I have been advising families for a long time and I know that once families decide to quit home educating it is nearly impossible to convince them otherwise. Still, and against my better judgement, I usually feel the need to do something out of my Christian conviction to love my neighbour even though I risk wasting my time and more by attempting to clearly explain how their decision to quit is in error.
The following is what I wrote to such a family in response to their letter informing me of their decision to send their children to school after many years of having home educated them from the start. I hope you can glean some pearls of wisdom from what I wrote:
Continue reading “Quitting Due to Burnout: Quitting (Part 8)”
Since this is the final part in a continuous series, I highly recommend that if you have not yet viewed the first three parts of this series, that you do so before proceeding.
GP – Third, there are standard tests given by a third party at the end of the school year to determine if the child has met provincial standards. “Boy” deserves to be taught to the standard and we think you need to have some accountability to someone.
LG – Yes, “Boy” deserves to be taught to a standard, but whose standard are we using? The absence of true standards is the best kept secret of the entire education industry. They cannot exist. How can we standardize people?
Continue reading “Pressured by Parents to Quit – Part 4: Quitting (Part 7)”
This week we continue to “evaluate” a stereotypical letter from loving (grand)parents to new home educators. To put this into perspective, this young family is not only the eldest in the (grand)parents’ family but also the first to make the decision to home educate. Although it may be difficult to see, both parties share a Christian worldview.
Since this is the third part in a continuous series, I highly recommend that if you have not yet viewed the first two parts of this series, that you do so before proceeding.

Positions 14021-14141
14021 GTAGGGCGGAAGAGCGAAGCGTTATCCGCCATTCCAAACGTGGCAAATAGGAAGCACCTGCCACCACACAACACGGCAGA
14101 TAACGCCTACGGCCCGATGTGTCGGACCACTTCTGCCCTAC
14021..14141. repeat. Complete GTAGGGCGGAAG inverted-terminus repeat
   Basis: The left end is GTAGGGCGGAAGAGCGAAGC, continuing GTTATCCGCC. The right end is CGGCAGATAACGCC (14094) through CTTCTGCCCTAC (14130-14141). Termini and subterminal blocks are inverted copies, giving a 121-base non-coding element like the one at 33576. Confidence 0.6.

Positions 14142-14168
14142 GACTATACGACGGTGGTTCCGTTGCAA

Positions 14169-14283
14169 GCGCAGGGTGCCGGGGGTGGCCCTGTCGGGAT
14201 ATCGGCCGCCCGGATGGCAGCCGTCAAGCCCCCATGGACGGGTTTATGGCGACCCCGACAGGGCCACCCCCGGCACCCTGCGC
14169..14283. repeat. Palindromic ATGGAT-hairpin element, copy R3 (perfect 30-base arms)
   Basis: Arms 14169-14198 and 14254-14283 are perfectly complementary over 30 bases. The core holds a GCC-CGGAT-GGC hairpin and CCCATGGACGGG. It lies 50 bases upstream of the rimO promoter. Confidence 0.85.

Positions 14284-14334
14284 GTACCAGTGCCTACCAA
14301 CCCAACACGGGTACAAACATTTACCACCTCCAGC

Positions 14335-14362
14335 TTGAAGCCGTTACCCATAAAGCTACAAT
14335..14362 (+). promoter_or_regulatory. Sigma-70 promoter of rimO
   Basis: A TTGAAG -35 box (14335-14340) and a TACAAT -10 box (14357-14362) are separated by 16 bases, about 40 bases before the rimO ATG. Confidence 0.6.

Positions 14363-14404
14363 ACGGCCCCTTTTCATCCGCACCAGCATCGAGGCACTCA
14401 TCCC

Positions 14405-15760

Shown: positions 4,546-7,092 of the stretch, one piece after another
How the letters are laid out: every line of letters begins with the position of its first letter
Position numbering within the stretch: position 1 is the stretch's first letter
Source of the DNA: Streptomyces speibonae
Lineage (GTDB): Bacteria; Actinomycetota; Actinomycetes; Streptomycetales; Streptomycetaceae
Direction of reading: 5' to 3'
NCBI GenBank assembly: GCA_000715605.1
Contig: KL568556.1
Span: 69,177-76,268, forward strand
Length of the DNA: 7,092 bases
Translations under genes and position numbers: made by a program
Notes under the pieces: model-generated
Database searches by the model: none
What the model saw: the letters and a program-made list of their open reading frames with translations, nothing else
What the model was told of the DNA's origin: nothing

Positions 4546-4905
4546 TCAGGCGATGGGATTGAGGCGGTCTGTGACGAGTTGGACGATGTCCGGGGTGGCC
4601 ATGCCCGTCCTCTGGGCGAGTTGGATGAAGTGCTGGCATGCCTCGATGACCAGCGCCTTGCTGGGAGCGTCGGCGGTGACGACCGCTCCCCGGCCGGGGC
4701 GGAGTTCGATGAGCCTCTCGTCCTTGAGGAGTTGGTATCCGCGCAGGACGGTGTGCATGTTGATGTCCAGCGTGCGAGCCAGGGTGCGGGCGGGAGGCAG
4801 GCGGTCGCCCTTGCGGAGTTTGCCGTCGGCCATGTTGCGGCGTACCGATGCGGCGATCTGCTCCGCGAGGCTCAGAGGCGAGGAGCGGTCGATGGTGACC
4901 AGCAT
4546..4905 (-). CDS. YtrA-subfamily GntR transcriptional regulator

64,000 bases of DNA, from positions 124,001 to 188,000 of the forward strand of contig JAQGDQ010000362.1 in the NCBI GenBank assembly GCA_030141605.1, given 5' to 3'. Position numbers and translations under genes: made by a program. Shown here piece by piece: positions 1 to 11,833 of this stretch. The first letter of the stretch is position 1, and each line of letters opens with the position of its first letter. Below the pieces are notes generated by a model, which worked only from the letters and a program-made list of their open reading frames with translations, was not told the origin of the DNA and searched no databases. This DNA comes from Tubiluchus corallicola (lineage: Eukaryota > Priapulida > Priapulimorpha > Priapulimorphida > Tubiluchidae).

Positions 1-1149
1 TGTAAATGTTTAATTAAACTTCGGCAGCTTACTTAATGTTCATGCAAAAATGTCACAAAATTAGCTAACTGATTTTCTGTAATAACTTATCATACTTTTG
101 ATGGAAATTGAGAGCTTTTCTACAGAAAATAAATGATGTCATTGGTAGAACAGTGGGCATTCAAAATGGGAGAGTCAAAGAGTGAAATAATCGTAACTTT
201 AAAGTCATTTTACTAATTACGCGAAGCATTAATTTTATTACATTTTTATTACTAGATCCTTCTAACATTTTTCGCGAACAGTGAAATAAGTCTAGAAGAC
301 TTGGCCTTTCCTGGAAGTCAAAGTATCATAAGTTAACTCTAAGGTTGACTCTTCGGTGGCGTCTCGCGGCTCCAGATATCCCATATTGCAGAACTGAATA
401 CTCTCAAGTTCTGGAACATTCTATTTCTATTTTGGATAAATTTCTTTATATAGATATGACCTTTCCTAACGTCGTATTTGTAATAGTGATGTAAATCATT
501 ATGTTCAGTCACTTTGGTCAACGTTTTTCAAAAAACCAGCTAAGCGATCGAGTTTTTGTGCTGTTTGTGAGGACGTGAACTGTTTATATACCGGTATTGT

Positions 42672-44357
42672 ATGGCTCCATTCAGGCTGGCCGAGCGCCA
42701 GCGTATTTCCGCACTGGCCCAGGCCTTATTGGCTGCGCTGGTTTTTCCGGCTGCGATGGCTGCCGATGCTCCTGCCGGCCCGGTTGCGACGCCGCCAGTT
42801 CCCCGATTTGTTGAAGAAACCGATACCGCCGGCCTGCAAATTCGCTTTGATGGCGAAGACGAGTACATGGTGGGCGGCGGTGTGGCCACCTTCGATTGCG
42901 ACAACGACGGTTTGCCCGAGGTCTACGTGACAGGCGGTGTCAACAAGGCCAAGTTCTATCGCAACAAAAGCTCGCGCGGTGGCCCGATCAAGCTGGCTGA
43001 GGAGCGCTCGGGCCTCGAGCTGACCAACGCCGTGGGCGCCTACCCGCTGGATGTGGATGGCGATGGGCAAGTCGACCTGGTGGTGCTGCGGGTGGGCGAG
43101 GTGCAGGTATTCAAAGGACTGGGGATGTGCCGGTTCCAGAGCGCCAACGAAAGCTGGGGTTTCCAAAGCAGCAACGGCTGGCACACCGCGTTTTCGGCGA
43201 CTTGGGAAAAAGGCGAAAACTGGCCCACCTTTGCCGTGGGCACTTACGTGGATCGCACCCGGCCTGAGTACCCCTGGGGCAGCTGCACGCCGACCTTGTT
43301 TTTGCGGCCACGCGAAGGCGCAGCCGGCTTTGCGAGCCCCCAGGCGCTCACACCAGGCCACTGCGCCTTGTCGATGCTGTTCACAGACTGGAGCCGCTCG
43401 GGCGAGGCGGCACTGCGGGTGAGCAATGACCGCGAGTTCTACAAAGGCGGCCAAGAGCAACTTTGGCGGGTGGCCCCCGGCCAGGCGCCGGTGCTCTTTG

With permission and protective of privacy, I would like to share and comment on a letter received by a young family from their loving (grand)parents.
Please bear in mind that these (grand)parents are very sincere in their concerns and likely had no bad intentions in writing this note, even if displaying a profound ignorance of home education. It is equally important to understand that both parties claim a Christian worldview.
Note: Since the letter provides three main concerns, I have decided to break it up into three parts to be addressed over the next three weeks.
One of the biggest disappointments in life is when either parents or children fail. There are innumerable stories of how parents have failed children. In many ways, most of us feel a bit cheated by our own personal upbringing. Even the best parents fail, you know, because everybody falls short of perfection.
Children can also be a real source of heartache for parents. In fact, I doubt that there has ever been a child who has not disappointed his/her parents at some point, because children, like parents, also fall short of perfection.
It should be obvious that the closer the relationship, the greater the possibility for disappointment and since there is no closer relationship than the parent-child one, everyone will experience disappointment, regardless of the age of those involved. This goes both ways and involves both positive and negative traits and recollections.